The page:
First of all, thanks to those of you who responded to my inquiry on cation
balancing and Ca:Mg ratios, either via the list or directly. With the
assistance of Ray Weil's comments and some information from Bill Liebhardt,
I've been able to dig up some (not all) answers to questions I raised and
others that Ray brought up in his first response. It turns out that there
has been some research at land-grant universities to address this issue.
Bill Liebhardt conducted research in Delaware during the 1970s to test what
he called the "Basic Cation Saturation Ratio Concept" for field crops. His
justification for the research was that two approaches to soil test
interpretation were in use: 1) sufficiency levels of available nutrients
(SLAN) and 2) basic cation saturation ratios (BCSR). The first was/is used
by university laboratories while the latter was/is used by commercial
In Liebhardt (1981) he reviews some of the early literature on the concept
and credits Firman Bear and other researchers from New Jersey during the
1940s with proposing it. I looked up some of the Bear et al. references and
found William Albrecht was indeed mentioned. However, Albrecht was cited
not as the founding father of the concept but rather for justification of
some laboratory methods. In these papers by Bear and associates, the ideal
soil was defined as having an exchange complex saturated with 65% Ca, 10%
Mg, 5% K, and 20% H (Bear and Toth 1945). This is based upon greenhouse
studies with alfalfa in an array of New Jersey soils.
Liebhardt went on to cite other studies from the 1930s and 40s that found no
relationship between Ca:Mg ratios and yield. And from his own research,
Liebhardt concluded, "wide ranges of Ca:Mg satisfy nutrient requirements of
corn and soybean" provided the pH is maintained at 6 or slightly less to
prevent Mn deficiency. Similarly, Eckert and McLean (1981) conducted a
growth chamber study with German millet and alfalfa under a range of cation
ratios and concluded that "balance of cations in the soil was unimportant,
except at the extremely wide ratios where deficiencies in one element were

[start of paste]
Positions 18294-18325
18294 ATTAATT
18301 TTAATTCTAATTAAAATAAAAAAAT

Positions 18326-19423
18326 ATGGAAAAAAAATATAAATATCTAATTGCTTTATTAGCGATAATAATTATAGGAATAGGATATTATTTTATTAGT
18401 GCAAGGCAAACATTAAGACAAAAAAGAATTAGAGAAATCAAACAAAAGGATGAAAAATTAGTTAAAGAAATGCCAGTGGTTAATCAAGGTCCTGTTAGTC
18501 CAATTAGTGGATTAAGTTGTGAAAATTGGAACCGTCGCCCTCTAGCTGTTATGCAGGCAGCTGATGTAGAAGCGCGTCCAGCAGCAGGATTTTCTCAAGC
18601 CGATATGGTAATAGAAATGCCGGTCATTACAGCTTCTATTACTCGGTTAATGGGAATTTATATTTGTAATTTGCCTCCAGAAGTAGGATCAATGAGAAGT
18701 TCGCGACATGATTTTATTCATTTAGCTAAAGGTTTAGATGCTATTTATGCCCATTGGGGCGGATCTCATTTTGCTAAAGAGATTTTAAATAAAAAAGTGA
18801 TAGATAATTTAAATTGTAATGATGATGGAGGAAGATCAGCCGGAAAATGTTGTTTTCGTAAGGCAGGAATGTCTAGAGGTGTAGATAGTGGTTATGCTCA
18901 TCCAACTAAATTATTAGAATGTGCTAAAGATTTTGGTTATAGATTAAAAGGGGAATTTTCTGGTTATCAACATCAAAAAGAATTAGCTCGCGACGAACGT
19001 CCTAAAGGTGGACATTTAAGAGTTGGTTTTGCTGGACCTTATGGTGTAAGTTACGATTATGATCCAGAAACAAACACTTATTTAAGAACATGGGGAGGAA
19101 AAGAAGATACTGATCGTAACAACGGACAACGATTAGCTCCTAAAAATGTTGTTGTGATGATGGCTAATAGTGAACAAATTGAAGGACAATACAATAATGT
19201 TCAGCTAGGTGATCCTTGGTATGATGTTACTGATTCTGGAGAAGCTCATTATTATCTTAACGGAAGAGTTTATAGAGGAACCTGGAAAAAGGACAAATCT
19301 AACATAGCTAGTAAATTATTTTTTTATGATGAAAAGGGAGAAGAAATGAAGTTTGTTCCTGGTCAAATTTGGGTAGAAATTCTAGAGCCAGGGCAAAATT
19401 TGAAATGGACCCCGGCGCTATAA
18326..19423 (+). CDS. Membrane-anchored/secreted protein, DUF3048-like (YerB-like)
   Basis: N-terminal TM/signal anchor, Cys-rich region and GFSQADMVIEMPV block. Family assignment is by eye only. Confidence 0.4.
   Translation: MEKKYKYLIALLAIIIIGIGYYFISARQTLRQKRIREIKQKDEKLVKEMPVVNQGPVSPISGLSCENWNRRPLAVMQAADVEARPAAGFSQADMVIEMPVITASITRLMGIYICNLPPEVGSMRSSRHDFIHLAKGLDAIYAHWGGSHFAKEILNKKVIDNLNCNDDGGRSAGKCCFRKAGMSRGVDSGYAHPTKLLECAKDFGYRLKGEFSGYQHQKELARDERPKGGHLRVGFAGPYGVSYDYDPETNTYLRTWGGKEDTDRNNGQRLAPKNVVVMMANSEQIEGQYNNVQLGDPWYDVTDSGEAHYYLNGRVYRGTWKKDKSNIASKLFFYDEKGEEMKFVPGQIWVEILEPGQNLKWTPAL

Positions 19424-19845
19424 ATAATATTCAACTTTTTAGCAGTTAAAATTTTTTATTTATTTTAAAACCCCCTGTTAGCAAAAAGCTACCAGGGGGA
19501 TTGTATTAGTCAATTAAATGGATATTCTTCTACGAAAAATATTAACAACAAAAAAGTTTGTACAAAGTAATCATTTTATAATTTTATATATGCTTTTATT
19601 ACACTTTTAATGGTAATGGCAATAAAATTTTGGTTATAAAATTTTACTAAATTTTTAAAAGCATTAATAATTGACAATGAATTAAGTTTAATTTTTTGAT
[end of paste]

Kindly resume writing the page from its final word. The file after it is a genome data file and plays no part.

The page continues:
caused by excesses of others." And Reid (1996) conducted a study in the
1970s to determine the effects of lime and Ca:Mg ratios on alfalfa and
birdsfoot trefoil and concluded that "ratios ranging from 267:1 to 1:1 had
no significant influence on yields of either species" but that maintaining a
pH at about 6.5 resulted in the highest yields. The general message from
these studies is that adjustments to the Ca:Mg ratios per se do not affect
crop yield except in extreme cases, but that the addition of Ca may improve
yields if the soil pH is lower than the optimal range.
All of the studies mentioned, however, approached the issue from a soil
fertility point of view. Many proponents of cation balancing claim that the
benefits of adding Ca are due to the long-term effects on soil structure
which promote root growth and may subsequently affect N use efficiency and,
perhaps, root diseases. This may in fact be the case in soils with poor
structure - where N use efficiency is reduced because of poor root growth or
because of denitrification from anaerobic pockets. But in soils with good
structure I still don't see the logic in adding Ca.
Ray mentioned that blossom end rot should be apparent on our tomatoes if
there was a Ca deficiency in these soils. Again, this is a soil
fertility/plant nutrition question rather than one of soil structure, but
the answer is 'no' - we occasionally see some early season blossom end rot
but it is not problem. He also mentioned checking the numbers again to make
sure I had them right. Yes indeed they are. The soils throughout the
western Sacramento Valley, I am told, are derived from marine deposits and
Ca:Mg ratios are generally less than 1. Moreover the ground and surface
waters used for irrigation have 2-3 times more dissolved Mg than Ca.
Farmers do add gypsum if they have a water infiltration problem, but as I
said, we certainly don't have one of those in the organic system.
Based upon the research that has already been done I'm not so sure that it
would be worth doing more studies in which Ca:Mg ratios are adjusted and
yields measured. It seems enough have been done. Perhaps research focused
just on soils with extremely low Ca:Mg ratios or on the reclamation of land
with poor structure would be worthwhile. And as it stands now, I see little
validity in the broad claims made by some consultants that the Ca:Mg ratio
of an agricultural soil should be 6.5 to 1, even as a general rule.
I am still interested in how this philosophical division between university
and commercial laboratories occurred. It appears to have begun over a half
century ago and it is amazing to me that it still exists. I am also still
eager to hear from other "happy customers" about their own success stories
from adding Ca (or unhappy customers) or from the consultants who recommend
Bear, F. E. and S. J. Toth. 1948. Influence of calcium on availability of
other soil cations. Soil Sci. 65: 69-74.
Eckert, D. J. and E. O. McLean. 1981. Basic cation saturation ratios as a
basis for fertilizing and liming agronomic crops: I. Growth chamber studies.
Agron. J. 73: 795-799.
Liebhardt, W. C. 1981. The basic cation saturation ratio concept and lime
and potassium recommendations on Delaware's Coastal Plain soils. Soil Sci.
Soc. Am. J. 45: 544-549.
Reid, W. S. 1996. Influence of lime and calcium:magnesium ratio on alfalfa
and birdsfoot trefoil yields. Commun. Soil Sci. Plant Anal. 27: 1885-1900.
M. Sean Clark
Sustainable Agriculture Farming Systems Project
Department of Agronomy and Range Science
University of California
Davis, CA 95616
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